The “mode” option determines the speed at which the compressed file is created. The “fast” mode operates quickly to compress fast, but loses on a smaller file. The “normal” mode spends time to set up the compress to compress better. The “normal” option is the default.

    • nice=NUM - nice length of a match (2-273; 64)
Sets the “nice” length for a match. Once the algorithm finds a match of the “nice” length, it quits looking for a better match. The default setting is 64. Higher values can provide better compression, but the amount of time to compress the file takes longer.

    • mf=NAME - match finder (hc3, hc4, bt2, bt3, bt4; bt4)

Match Finder (mf) can effect encoder speed, memory usage, and compression ratio. Hash Chain (hc) match finders are faster than the Binary Tree (bt). The default depends on the preset: 0 uses hc3, 1-3 use hc4, and the rest use bt4. In most cases, “bt4” is the default. The match finders are as follows:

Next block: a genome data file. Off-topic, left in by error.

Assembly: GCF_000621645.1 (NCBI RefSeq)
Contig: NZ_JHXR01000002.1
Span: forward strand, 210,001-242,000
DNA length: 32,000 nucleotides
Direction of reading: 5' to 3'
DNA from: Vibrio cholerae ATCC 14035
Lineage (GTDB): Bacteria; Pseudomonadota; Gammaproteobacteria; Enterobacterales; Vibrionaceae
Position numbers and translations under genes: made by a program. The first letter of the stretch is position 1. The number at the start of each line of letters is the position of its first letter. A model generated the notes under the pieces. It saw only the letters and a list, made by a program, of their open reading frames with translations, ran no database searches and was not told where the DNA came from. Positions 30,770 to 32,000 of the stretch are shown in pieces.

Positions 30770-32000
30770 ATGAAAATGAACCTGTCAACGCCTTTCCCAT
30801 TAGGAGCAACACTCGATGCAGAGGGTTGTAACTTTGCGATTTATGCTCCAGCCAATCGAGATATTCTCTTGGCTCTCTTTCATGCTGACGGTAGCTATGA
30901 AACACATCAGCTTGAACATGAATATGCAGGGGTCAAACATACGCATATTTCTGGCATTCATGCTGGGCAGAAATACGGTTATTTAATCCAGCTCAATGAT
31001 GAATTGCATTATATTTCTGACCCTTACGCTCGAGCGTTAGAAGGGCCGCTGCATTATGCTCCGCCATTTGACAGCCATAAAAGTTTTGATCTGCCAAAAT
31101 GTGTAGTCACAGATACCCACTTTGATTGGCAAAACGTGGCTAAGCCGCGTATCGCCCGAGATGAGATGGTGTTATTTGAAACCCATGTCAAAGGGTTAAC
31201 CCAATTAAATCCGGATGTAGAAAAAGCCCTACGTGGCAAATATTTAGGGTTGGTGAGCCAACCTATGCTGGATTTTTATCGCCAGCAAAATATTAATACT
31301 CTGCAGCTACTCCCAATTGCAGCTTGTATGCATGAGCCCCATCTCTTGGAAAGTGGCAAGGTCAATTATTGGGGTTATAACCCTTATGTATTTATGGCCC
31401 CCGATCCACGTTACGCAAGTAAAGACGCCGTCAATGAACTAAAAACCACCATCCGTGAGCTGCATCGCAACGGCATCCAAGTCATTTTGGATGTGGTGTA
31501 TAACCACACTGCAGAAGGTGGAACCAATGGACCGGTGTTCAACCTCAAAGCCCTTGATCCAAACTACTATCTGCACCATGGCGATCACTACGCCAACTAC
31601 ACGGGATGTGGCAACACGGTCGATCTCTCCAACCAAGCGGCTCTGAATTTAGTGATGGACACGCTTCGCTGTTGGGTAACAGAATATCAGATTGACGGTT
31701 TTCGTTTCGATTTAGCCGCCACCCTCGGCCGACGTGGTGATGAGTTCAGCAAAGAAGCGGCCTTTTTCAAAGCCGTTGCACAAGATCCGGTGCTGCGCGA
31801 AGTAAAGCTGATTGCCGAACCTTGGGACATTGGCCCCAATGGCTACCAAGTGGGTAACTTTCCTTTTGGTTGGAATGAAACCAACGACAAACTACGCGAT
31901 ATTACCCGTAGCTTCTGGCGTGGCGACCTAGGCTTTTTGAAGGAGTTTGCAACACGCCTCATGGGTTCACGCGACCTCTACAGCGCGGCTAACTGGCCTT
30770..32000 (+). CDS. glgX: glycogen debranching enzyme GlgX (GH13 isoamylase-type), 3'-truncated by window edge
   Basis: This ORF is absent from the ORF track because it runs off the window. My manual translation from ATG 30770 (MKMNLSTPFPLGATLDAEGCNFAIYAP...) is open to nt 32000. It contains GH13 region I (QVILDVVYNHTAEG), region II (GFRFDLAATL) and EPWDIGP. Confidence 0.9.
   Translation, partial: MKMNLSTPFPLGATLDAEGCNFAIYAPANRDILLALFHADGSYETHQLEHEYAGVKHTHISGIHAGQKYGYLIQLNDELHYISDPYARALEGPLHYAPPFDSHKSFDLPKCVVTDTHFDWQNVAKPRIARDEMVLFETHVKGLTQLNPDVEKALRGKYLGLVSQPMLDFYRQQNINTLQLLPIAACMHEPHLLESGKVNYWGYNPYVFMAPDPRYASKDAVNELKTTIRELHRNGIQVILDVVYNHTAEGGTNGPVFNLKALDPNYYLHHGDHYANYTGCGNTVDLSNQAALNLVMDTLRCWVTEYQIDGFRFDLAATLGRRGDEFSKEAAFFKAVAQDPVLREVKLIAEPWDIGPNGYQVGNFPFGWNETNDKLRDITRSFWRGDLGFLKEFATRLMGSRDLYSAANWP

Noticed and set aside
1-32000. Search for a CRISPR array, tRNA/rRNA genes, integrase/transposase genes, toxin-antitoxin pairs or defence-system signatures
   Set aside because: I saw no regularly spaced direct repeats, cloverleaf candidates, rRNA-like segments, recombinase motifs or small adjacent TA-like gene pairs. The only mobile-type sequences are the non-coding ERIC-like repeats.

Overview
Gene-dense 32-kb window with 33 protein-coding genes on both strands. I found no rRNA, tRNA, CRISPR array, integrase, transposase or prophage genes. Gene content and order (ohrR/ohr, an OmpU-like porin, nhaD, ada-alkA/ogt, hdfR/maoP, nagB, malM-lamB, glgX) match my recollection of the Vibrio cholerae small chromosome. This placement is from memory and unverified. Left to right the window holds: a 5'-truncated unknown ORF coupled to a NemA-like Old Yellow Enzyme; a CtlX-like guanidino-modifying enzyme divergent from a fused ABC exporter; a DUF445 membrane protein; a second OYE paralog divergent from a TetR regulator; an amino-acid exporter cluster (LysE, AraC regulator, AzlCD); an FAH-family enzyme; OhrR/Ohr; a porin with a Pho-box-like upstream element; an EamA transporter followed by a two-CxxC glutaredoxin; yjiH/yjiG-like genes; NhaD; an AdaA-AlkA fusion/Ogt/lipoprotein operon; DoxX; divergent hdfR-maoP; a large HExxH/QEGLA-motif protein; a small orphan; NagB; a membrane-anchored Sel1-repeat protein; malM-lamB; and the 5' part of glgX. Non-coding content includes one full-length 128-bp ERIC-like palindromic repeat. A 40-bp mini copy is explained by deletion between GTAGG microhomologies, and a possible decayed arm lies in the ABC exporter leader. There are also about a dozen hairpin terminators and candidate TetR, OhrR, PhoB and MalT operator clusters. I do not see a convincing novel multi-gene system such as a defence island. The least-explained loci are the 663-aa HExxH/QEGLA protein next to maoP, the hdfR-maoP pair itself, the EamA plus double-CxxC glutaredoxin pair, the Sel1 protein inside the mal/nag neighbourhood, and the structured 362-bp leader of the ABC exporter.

• hc3 - Hash Chain with 2- and 3-byte hashing with a minimum value for nice of 3. The memory usage is dict * 7.5 (if dict <= 16 MiB) or dict * 5.5 + 64 MiB (if dict > 16 MiB)

  • hc4 - Hash Chain with 2-, 3-, and 4-byte hashing with a minimum value for nice of 4. The memory usage is dict * 7.5 (if dict <= 32 MiB) or dict * 6.5 (if dict > 32 MiB)

  • bt2 - Binary Tree with 2-byte hashing with a minimum value for nice of 2. The memory usage is dict * 9.5

  • bt3 - Binary Tree with 2- and 3-byte hashing with a minimum value for nice of 3. The memory usage is dict * 11.5 (if dict <= 16 MiB) or dict * 9.5 + 64 MiB (if dict > 16 MiB)

  • bt4 - Binary Tree with 2-, 3-, and 4-byte hashing with a minimum value for nice of 4. The memory usage is dict * 11.5 (if dict <= 32 MiB) or dict * 10.5 (if dict > 32 MiB)
    • depth=NUM - maximum search depth; 0=automatic (default)

Specify the maximum search depth for the Match Finder (mf). The default is 0. Values can range from 4-100 and 16-1,000+ for Binary Trees (bt). High values slow down the compression, especially for values of 1,000 or more.